But more to the point, in the aftermath of that contest in Montreal, the overall consensus in the boxing world was that Bellew was not quite good enough for world level. And yet he returned to surprise his detractors by capturing a cruiserweight world title, and then upsetting an ageing David Haye, before wrapping up a successful career with a spirited display against cruiserweight king Oleksandr Usyk. The point is Bellew was given an opportunity to rebuild his career and prove his critics wrong. Does Dubois not deserve the same?
More to the point, how can anyone criticize a fighter for electing to safeguard his health? When every single year, boxers suffer career-ending injuries, or worse? For example, what about Eduard Gutknecht? A warrior spirit and inept cornermen have left him permanently damaged after absorbing the heavy artillery of George Groves in 2016. If he had taken a knee, would Bellew have written him off too? What about Magomed Abdusalamov? If he had taken a knee that night against Mike Perez, would he have faced the wrath of “Bomber Bellew”? Or, to take things full circle, what about Adonis Stevenson, who is lucky to be alive after his knockout loss to Oleksandr Gvozdyk in 2018? Had he taken a knee and avoided the last few rattling shots that put him in the hospital and an induced coma, how could anyone have faulted him?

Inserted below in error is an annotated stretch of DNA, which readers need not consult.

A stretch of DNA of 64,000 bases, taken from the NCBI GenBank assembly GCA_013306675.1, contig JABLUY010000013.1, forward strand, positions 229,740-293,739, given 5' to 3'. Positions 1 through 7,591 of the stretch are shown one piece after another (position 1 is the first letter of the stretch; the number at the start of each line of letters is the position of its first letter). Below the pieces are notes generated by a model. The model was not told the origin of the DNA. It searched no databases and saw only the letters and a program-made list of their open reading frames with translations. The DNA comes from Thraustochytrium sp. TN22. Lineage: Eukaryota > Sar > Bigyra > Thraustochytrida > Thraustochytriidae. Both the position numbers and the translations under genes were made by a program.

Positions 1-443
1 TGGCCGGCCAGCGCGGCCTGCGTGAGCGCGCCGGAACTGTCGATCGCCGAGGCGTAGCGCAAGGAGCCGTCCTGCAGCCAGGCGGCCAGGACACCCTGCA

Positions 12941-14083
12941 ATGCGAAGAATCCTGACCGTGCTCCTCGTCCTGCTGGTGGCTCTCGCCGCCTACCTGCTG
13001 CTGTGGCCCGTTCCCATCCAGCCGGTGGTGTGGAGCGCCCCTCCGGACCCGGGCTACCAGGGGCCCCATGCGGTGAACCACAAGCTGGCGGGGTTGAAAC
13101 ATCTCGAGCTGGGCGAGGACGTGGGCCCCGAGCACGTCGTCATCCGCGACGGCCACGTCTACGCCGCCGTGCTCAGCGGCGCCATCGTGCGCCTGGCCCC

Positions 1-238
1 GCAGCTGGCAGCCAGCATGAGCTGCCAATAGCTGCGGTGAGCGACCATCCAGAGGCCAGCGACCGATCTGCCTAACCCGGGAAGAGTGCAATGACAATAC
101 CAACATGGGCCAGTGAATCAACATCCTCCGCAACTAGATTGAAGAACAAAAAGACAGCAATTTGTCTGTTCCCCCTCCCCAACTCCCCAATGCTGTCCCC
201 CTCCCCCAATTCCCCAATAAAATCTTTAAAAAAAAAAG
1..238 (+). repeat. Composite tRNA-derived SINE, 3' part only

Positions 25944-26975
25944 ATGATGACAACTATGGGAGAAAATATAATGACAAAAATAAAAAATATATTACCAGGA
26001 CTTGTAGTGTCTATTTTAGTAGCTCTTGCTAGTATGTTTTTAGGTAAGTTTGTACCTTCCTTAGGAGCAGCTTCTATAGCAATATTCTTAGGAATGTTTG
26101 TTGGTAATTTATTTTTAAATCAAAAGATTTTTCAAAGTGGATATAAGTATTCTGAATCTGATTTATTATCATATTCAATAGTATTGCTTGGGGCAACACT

Daniel Dubois is just 23-years-old. Rather than write him off, people like Bellew need to recognize that the young fighter can learn from defeat and rebound. Just as Bellew did. Bottom line: Dubois did the right thing. Taking a decision to save your eyesight and protect your long-term health is the only decision to make. It shows intelligence and strength, not weakness. Let Dubois regroup and re-engage. Let us see if the young man can overcome this setback.
In my opinion, the first thing Dubois should do is contact Wladimir Klitschko or Lennox Lewis for some solid advice. Both men overcame early career defeats to not only win huge fights but have Hall of Fame careers. How did they do it? They avoided brawls and utilized their boxing talent, taking a more cerebral approach to the fight game. The result was multiple world title belts, bulging bank accounts, and healthy brains in retirement. Tony Bellew’s empty bravado about baseball bats belongs on childish call-out videos, or in a dimly lit alley at midnight, not in boxing. Forget the naysayers and get it straight: Dubois can come again. People bounce back from adversity all the time. Professional boxers are more capable than most of doing just that. — Gary Elbert